Travel, or how I broaden my mind

27 March 2008

There are many reasons why it would be easy for me to hate my journey to and fro work.

(‘Late…again’, from alistair_35’s Flickr photos and reproduced under a Creative Commons Licence)

For starters, as the crow flies I’m less than 30 minutes away from Swinburne, but it takes me almost an hour to get here. Arguably that’s my fault for not having a car or a licence to drive it (whichever order is appropriate), but cars are pollution factories and I have a conscience.

And why would anyone drive when the train stops right in the middle of the campus?

For good reason, as I’ve discovered. Whenever I hear people in other states whinge about their public transport systems, I’m tempted to lose my cool. Since Connex took over the Melbourne train system early this decade, we’ve developed new terms to describe inefficiency. My train was 25 minutes late last night and I missed the first third of the performance I was trying to attend. Of course, Connex apologised for any inconvenience caused, as they did when they cancelled my train again this morning and I stood on the platform for 22 minutes in the cold. Such a sincere, heartfelt recorded message always makes me feel better about being late for appointments.

Last week Connex gave out free sample boxes of cereal, as if to say: ‘sorry for making you late for work again — have breakfast on us’. Which is fine, but I’d rather they spent the money on improving the system (completely aside from the fact that I don’t like Special K). Food and trains don’t mix; I was entirely unreceptive this morning to a woman who thought I should enjoy having her children crawl all over me and rub their potato chip-coated fingers into my work clothes.

To make matters worse, I’m housesitting at the moment in an unfamiliar geographic location with a lovely dog, an affectionate cat and a pool. Melburnian readers of this blog will have noticed that we’ve rediscovered a forgotten concept called ‘rain’ this week. This morning, I woke up to find that the pool water was level with the surrounding tiles and there’s more rain forecast. By the time I get home, I think the dog will be teaching the cat to swim and the house will have floated away.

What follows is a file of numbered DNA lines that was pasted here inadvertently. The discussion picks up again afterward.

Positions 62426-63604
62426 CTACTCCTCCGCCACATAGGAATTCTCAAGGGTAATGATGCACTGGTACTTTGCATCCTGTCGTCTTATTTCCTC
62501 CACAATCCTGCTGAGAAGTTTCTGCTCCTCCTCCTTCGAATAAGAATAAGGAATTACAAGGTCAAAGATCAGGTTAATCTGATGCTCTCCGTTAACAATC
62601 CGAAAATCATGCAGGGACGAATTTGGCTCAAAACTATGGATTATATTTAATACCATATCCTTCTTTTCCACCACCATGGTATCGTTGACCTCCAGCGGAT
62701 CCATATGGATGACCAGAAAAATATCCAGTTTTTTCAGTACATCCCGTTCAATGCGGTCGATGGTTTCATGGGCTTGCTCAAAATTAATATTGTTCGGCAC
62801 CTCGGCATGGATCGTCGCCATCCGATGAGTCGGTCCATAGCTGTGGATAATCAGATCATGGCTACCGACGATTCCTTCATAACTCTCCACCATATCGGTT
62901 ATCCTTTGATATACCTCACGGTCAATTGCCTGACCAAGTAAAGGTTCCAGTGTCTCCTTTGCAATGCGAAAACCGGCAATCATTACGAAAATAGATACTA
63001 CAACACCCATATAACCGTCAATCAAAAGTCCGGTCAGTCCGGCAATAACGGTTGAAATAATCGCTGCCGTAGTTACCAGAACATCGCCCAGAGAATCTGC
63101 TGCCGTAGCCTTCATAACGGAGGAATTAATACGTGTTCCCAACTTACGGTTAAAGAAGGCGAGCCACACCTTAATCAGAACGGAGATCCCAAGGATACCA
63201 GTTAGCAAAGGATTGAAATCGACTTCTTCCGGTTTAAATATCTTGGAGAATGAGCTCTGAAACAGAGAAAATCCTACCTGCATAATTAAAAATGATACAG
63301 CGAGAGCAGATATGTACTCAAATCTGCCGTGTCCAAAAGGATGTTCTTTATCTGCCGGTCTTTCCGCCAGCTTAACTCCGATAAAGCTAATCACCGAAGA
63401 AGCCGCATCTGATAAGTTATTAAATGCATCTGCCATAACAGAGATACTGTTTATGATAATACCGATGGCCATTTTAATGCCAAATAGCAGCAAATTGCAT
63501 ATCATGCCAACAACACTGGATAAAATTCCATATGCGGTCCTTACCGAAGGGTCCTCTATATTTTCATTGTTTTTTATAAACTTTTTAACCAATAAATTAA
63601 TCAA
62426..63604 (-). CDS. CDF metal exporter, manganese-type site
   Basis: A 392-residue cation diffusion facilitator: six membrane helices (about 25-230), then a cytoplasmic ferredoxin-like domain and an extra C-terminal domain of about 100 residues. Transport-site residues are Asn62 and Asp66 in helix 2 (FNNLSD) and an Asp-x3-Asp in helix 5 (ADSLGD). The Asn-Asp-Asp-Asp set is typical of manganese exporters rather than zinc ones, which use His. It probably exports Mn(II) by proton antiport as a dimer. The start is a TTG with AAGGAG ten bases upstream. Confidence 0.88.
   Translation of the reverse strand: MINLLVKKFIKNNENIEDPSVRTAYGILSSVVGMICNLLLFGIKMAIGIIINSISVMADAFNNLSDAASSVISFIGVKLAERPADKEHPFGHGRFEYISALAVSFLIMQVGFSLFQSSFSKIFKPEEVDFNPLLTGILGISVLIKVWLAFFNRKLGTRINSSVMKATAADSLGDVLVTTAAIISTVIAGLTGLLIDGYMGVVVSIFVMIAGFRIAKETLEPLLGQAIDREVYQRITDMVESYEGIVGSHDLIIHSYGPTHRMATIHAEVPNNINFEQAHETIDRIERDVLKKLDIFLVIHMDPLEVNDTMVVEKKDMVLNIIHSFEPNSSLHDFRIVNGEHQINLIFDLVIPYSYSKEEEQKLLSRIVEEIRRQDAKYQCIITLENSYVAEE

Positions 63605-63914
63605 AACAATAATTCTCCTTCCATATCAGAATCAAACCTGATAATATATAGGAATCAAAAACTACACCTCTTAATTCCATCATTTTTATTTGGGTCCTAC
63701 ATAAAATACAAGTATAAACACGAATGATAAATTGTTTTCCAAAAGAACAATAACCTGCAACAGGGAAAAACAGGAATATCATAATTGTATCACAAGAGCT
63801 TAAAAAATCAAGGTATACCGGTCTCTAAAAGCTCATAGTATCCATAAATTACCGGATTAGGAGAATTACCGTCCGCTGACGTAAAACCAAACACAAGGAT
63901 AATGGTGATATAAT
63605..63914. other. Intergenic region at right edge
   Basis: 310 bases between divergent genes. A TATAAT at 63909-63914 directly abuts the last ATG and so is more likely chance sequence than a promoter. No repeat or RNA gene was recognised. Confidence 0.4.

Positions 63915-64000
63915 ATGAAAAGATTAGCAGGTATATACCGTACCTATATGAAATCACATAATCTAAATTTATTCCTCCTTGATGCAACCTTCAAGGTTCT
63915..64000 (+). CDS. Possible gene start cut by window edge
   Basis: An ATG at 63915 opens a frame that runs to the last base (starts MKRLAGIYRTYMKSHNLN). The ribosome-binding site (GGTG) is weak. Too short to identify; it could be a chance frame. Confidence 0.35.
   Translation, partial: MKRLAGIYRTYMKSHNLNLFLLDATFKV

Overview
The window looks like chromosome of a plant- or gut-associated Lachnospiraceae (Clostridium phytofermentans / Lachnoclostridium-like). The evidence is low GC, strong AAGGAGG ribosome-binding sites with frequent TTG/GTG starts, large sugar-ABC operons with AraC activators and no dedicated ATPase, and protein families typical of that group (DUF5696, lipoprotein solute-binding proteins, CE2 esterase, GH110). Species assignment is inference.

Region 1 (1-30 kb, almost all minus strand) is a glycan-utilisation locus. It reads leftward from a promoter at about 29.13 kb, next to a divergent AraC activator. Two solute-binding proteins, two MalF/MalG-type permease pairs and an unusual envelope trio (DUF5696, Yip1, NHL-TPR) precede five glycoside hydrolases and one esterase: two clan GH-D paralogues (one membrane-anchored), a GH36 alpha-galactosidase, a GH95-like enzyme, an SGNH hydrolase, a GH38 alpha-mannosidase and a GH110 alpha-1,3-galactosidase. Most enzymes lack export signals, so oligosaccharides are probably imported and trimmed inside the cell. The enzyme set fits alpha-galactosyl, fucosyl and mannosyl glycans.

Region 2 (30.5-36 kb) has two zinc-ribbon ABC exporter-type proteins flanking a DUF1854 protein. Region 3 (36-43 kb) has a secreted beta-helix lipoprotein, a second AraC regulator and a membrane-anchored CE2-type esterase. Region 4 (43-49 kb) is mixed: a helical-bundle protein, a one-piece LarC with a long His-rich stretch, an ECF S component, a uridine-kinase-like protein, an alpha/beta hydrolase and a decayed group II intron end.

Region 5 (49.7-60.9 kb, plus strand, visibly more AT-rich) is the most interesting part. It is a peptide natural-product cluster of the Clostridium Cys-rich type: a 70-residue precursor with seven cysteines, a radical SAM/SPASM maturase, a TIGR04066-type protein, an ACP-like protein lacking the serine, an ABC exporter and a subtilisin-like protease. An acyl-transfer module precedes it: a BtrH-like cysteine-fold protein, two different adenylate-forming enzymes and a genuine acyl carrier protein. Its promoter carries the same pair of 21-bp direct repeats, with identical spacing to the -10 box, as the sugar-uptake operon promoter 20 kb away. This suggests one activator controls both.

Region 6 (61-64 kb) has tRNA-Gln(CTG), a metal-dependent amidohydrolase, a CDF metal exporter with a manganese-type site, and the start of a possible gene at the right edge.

Such is life. Luckily, there’s one significant benefit to a long and painful train journey — it helps me catch up on my reading.


A grasshopper leaped from his leg, and other book memes

20 February 2008

While we’re on the topic of books, which I’m always more than happy to discuss, I’m going to stray a little from 23 Things with a book meme I found through Ruminations.

A meme, for those who don’t know, is defined as:

‘Any unit of cultural information, such as a practice or idea, that is transmitted verbally or by repeated action from one mind to another.’ (Wiktionary definition)

This is a very fuzzy explanation, and could just as easily apply to pretty much any other word in the English language, but in a blogging context, we tend to think of ‘memes’ as concepts that are readily repeated, even echoed, across the blogging world. An example would be the day that library bloggers all over the world confessed to being the Annoyed Librarian.

(‘I am the Annoyed Librarian’, from heidigoseek’s Flickr photos and reproduced under a Creative Commons Licence)


Rules for this book meme:
1. Pick up the nearest book (of at least 123 pages)
2. Open the book to page 123
3. Find the fifth sentence
4. Post the next three sentences
5. Tag five people

I don’t know about tagging anyone (I haven’t done that since the playground), but here is my response:

‘Duke University and Georgia State University took their Google Scholar guides a step further by integrating the Scholar search box directly into their sites. Duke includes some caveats up front — the by-now familiar disclaimers that Scholar searches a subset of scholarly literature, that the materials are not always scholarly, and that some material is only indexed in library databases. But then the Duke guide proceeds with detailed information on how to search Scholar, how to read Scholar’s results, how to use Duke’s citation linker from the Scholar interface, and how to use Open WorldCat results through Scholar.’

(From Miller, W., & Pellen, R. M. (2006). Libraries and Google. Binghamton, NY, USA: Haworth Information Press).

Now, wouldn’t that exercise have been a whole lot more interesting if I’d reached into my drawer and pulled out the book I wish I were reading:

‘His dust still floated over the road. A grasshopper leaped from his leg.
“‘Mr Tinsley?”‘

(From Proulx, A. (1999). Close range : Wyoming stories. New York, NY: Scribner).